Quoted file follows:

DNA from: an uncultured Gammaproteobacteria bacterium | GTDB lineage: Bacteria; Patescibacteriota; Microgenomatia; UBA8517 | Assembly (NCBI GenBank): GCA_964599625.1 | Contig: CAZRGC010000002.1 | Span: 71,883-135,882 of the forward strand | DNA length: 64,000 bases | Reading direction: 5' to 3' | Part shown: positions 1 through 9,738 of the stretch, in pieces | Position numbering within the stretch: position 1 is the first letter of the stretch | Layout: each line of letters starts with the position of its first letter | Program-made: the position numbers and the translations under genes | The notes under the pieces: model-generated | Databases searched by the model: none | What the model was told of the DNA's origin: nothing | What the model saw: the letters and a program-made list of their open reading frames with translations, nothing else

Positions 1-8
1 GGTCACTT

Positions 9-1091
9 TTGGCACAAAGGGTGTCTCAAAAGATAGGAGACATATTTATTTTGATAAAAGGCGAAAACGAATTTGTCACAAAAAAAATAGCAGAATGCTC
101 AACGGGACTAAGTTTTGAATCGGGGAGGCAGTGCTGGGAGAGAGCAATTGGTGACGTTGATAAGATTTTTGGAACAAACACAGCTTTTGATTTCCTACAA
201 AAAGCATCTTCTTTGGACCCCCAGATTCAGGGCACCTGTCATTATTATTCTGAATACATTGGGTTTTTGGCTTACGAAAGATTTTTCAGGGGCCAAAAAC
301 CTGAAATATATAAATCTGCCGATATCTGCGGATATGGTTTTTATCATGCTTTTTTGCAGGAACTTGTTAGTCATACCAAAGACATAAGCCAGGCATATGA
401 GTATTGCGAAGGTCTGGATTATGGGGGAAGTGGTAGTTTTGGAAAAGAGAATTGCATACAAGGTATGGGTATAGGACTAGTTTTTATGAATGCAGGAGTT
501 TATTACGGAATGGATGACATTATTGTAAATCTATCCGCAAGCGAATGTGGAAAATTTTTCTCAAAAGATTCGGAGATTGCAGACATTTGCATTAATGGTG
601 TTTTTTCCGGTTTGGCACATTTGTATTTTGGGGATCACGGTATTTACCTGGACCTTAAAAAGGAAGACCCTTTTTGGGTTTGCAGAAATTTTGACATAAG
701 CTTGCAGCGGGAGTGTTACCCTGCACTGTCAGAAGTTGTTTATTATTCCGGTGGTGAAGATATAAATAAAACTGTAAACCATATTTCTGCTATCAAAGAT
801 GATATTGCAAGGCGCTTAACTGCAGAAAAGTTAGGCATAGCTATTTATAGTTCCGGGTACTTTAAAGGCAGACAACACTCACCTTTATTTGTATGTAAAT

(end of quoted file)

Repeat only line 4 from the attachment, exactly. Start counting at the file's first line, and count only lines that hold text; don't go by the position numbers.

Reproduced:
Positions 9-1091